ENVIRONMENT Another look at the Great Green Wall project
(Continued from last week)
Was able to procure a total of 87,000 seedlings under the phase one of the project. Though the seedlings suffered the same fate of lack of water and protection as witnessed in other participating states, Adamawa was on record to have planted the largest of shelter belter of 48.5 hectares under the project.
The state also trained nine forest guards and engaged 87 youths in the project.
Is one of the states facing security challenges in the North-east and, as a result, the pace of the GGW project was affected. But in spite of that the state was able to plant 37 kilometres of shelter belt after procuring 340,750 seedlings from private nurseries within the state.
Over 400 youths were engaged in the project and that accounted for why, according to officials from the state, the state performed better in the implementation of the project.
Planted 416,625 seedlings using 42 kilometres but most of the seedlings suffered some set of setback due to the absence of water and fencing to protect them from animals’ invasion.
The story in all the remaining participating states is the same as the phase one of the project did not anticipate the early stoppage of rain. So, the 2,871,415 seedlings for forestry and orchards planted on 167 kilometres of shelterbelt, 113.5ha orchard plantations and 53ha woodlot established in 2013 would need to be replanted.
The people of the communities where the GGW was sited said the benefit that will come from the project is encouraging and that is why they accepted the programme.
Adamu Abdullahi the ward head of Kadandanni in Makoda, said he believed that if the plants grow, the benefit will be enormous because they will bear fruits that they can sell and use the income to improve their standards of living.
“Since the commissioning of the GGW project which I participated in planting, I am always taking care of it but my challenge now is that most of the plants are dead because of lack of water, termites attacks and we are yet to receive the chemicals promised us by the government,” he said
He added that there is need to also fence the place so that they can shield the plants from animals that are eating up the plants, pleading that the dead plants should be replaced.
Kabiru Isah of Tona in Dambatta, said he believed that the benefit from the project will be more than all the benefits that he has got from his farming activities.
Abdullahi Usman of Gatsika in Makoda and Alhassan Yaya of Gwaleda, and Abdullahi of Kadandanni pleaded for the replanting of the dead seedlings and the provision of the necessary facilities that will enhance the project and make it a reality.
Dr Bukka Hassan, Director Drought and Desertification at the Federal Ministry of Environment and the Head of the GGW Project Implementation Team, said that the team has learnt a lot from what happened in 2013 and was prepared to forestall the reoccurrence of such in the future.
He said: “We have been able to identify what the challenges are and we are working seriously to ensure that we do not encounter them again.”
He called on state governments to play active role in the project rather than look at it as a federal project.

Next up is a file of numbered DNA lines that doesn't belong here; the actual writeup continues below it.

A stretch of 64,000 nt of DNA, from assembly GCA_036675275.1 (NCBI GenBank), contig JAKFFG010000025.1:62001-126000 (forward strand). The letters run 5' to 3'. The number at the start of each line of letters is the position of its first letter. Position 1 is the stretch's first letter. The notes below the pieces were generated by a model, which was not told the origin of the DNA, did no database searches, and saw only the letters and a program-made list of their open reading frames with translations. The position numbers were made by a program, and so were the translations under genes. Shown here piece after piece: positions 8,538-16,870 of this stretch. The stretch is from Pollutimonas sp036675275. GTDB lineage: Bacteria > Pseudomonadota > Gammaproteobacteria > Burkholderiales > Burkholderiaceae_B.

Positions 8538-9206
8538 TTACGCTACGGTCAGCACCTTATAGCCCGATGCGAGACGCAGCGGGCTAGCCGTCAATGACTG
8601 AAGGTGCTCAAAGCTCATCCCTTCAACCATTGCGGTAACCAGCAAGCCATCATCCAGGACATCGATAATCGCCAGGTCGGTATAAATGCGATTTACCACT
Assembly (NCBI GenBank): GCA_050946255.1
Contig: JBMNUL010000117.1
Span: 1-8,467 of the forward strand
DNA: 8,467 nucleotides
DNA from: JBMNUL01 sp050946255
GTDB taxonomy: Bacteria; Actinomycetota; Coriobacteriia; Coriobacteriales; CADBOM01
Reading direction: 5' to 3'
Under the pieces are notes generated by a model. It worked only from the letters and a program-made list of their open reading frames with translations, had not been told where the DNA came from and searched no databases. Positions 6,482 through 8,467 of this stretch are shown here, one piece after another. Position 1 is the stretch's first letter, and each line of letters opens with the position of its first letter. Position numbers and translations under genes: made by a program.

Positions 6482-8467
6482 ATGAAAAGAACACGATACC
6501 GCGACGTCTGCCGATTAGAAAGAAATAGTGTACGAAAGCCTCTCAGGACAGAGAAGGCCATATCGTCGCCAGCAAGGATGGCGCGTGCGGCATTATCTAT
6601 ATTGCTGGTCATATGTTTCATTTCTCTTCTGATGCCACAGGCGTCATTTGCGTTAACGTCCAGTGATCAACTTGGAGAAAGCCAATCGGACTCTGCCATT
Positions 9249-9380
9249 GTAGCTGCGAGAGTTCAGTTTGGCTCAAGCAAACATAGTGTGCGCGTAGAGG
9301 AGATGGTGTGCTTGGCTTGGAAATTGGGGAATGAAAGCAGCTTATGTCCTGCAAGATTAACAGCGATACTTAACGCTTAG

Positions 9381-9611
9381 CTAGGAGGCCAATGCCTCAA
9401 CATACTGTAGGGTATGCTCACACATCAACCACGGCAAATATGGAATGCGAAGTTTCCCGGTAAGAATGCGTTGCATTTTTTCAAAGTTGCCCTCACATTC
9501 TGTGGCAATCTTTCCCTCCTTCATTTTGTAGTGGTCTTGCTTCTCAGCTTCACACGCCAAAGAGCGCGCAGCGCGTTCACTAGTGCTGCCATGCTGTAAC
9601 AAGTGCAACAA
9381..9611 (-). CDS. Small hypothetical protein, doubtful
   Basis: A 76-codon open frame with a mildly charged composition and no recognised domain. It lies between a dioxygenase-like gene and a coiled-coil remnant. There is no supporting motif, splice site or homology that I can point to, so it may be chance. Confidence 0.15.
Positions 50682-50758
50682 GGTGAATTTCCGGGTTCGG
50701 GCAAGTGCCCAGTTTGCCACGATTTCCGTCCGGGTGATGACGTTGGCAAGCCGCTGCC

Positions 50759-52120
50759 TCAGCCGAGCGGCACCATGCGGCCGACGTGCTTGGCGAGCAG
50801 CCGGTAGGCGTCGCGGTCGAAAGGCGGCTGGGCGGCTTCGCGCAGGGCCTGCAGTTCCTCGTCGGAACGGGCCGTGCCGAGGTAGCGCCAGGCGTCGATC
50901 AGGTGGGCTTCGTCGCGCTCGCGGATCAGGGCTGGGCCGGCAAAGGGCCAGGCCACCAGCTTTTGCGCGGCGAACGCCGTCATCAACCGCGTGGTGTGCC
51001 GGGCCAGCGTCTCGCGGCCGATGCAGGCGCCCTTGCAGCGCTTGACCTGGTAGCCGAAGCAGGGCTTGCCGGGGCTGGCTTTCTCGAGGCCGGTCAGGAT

“The project has components that would transform the rural communities and it is an opportunity for the participating states to key in and play the roles expected of them,” he added.
Minister of Environment, Mrs Lawrentia Mallam, in a recent meeting with Commissioners of Environment from the participating states, urged the states to be fully involved in the implementation to ensure that it succeeded.
She said that based on the 2014 work plan, the project would witness corridor mapping, baseline and Environmental Impact Assessment studies, upgrading of Afforestation Programme Coordinating Unit (APCU) as capacity building Institution and the provision of support to communities to raise over 5,555,000 seedlings required for 2014 planting.
She also said that the project would procure of 60 per cent (8,320,500) seedlings for 2014 planting from the private sector in the participating states.
Other activities lined up for implementation in 2014, according to the minister, include: Farmers’ Managed Natural Regeneration - a strategy to encourage local farmers to protect and conserve the trees and shrubs naturally growing on their farms, provision of 92 solar/wind powered boreholes in 46 communities and planting of 12,500ha of shelterbelt.
Establishment of 800ha of Grazing Reserve in Sokoto, Kebbi, Kano and Jigawa states, stabilisation of 180ha of sand dunes in Borno, Yobe, Jigawa, Sokoto and Kebbi states, promotion of livelihoods like vegetable gardens, orchards and training of 2,200 youths in various skills and trades to reduce dependency of the fragile lands as well as the provision of 860 improved wood stoves, 430,000 kerosene stoves and 215,000 solar stoves.
States are to provide required land for the programme activities and pay land compensation, where it is required, as well as carry out sensitisation and awareness programmes to get the participating communities fully engaged.
States are also expected to fund through regular budgetary allocations and shares of the ecological funds as well as harmonising state activities with the GGW.
Proper and careful implementation of the project would ensure that degraded lands in the participating states would be rehabilitated, food security enhanced and knowledge base of the environment and natural resources management improved.
Employment opportunities would also be created and poverty reduced as member of the participating communities would have their sources of livelihoods enhance, forced migration and resource conflicts minimised and, above all, the impact of climate change on Nigeria would be reduced.
Abdullahi Usman of Gatsika in Makoda walking round the farm to check for any survived plant at the site.